You know, one would be passing a uniform emergency volunteer practitioner policy, which essentially, it suspends licensing requirements during an emergency for healthcare providers. We saw a similar proposal in the past, and the governor has done — you know, he’s included that in his emergency proclamation.
But we need something that’s more permanent. There’s, I believe,19 states that are doing something that have adopted something similar to this. And that’s important because in Hawaii, we face a lot of natural disasters and emergencies.
So, you know, at the Grassroot Institute, we’re really looking to try to find solutions and looking forward. You know, I think there’s other organizations that are looking at some of the causes right now, and that’ll come out. But we’re really focused on how can we try to, like I said, promote that economic regrowth and rebirth of Hawaii so that we can be leading the country in a lot of these things.
You know, another thing that I’m really hoping that they can at least look at is creating a state water protocol. You know, we saw on Maui, water’s so crucial that they couldn’t fight the fires with the water. I mean, I saw so many stories that there were these issues — there were these wants to divert the waters from the streams to help fight some of these fires, and they weren’t able to.
So, we need to have some sort of a state water code change. Something that, you know, I think there was a bill back in 2022 that would have done this. It specified that fire safety is a beneficial use of water, which, to me, I think that is a beneficial use of water, but there may be some others that disagree with that.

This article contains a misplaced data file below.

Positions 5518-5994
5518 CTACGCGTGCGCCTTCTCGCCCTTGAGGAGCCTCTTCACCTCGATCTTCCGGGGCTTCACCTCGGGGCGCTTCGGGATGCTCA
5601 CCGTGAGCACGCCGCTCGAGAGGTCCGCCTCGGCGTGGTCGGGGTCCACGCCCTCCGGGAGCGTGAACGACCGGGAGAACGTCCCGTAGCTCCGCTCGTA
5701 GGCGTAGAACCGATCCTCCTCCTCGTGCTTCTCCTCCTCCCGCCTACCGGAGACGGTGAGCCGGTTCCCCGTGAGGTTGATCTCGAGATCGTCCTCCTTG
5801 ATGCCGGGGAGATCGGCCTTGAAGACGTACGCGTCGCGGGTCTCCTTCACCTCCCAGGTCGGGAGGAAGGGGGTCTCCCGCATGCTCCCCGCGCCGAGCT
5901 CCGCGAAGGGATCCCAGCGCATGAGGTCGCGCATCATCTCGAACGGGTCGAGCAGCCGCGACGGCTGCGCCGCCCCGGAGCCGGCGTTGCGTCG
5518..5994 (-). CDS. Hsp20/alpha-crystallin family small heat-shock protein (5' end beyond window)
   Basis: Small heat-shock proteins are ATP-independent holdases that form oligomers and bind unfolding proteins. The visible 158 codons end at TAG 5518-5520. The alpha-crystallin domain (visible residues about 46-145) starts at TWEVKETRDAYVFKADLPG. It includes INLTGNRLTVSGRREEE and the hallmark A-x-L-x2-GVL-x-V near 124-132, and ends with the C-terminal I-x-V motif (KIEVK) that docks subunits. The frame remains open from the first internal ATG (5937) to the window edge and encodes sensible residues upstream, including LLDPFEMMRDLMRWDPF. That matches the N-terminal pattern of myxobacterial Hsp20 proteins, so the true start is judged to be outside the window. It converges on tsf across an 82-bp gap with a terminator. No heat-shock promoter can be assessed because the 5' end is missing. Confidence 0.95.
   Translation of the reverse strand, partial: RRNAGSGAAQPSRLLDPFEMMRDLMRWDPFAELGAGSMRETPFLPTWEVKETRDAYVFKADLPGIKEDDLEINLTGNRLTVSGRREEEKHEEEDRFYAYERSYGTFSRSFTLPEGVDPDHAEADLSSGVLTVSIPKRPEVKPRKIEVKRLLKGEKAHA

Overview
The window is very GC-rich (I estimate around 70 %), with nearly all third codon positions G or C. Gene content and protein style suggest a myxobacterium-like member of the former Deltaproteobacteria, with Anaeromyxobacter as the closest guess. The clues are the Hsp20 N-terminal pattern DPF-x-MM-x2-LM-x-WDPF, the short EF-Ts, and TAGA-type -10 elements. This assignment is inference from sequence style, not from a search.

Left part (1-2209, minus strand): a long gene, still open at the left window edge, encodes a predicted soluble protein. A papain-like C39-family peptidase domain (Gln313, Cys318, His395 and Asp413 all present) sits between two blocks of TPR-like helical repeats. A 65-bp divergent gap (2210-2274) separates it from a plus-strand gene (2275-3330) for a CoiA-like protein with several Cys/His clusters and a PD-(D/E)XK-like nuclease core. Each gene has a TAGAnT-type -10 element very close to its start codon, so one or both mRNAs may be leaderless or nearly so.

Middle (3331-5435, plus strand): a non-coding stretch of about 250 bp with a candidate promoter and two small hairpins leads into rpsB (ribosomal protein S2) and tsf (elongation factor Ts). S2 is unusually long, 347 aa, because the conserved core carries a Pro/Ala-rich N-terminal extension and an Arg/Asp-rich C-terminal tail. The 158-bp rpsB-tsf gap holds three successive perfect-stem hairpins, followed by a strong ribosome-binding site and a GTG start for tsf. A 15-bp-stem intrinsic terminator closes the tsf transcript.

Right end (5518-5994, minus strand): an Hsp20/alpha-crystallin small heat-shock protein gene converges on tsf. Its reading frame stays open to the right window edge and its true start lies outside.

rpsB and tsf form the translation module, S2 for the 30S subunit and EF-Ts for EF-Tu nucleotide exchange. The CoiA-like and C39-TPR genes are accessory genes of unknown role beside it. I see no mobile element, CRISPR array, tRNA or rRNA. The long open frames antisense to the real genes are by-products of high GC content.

And then, you know, I think finally, when looking at Maui, we need to create some sort of a formal response and a formal plan on the use of emergency sirens. So many folks were angry that there was no use of the sirens and that, you know, everything that they had heard from county and state officials — it was too late.
So, you know, how can we try to fix that in the future and make sure that the people are able to respond in the right way?
Hamada: We’re talking with Ted from Grassroot Institute. It is 8:19 in the morning.
I’m going to get back to my question: Tell us about the role of Grassroot Institute.
Kefalas: Yeah, so Grassroot Institute, we’re really trying to work to promote lowering the cost of living in Hawaii, looking at holding the government accountable, keeping the transparency in government.
A lot of times, officials try to hide behind this legalese and mumbo jumbo. And so, we’re really trying to break it down for the individual that just wants to know what’s happening in government.
And so, you know, looking at ways to also get government out of the way. There’s so many businesses and folks that face government restrictions and regulations all too often. And, you know, it’s our job to be there and stand up for the little guy.
Hamada: Nani Medeiros. Who is Nani Medeiros, and why is this newsworthy?
Kefalas: Yeah. So, you know, a lot of people saw Nani Medeiros. She is the state — or was — the state chief housing officer, and she recently resigned yesterday.
And that’s big news because obviously, the state is facing a housing shortage, and she was appointed to help, you know, try to mitigate that, try to find solutions to that and get everybody together. Unfortunately, she was — chose to resign after some pressure from outside groups and people.
And it’s really sad because she was somebody that was really committed to trying to address this housing crisis. You know, it goes to show you though how difficult it is to get things done in government. You know, that being said, I think Nani made some real momentum for us, and it’s up to us to carry the torch for her.
You know, I watched that most recent Build Beyond Barriers Working Group, and like I said, it was clear that there was anger in the community. And I do think there’s justifiable concern when you’re talking about this emergency proclamation and the governor overstepping his bounds.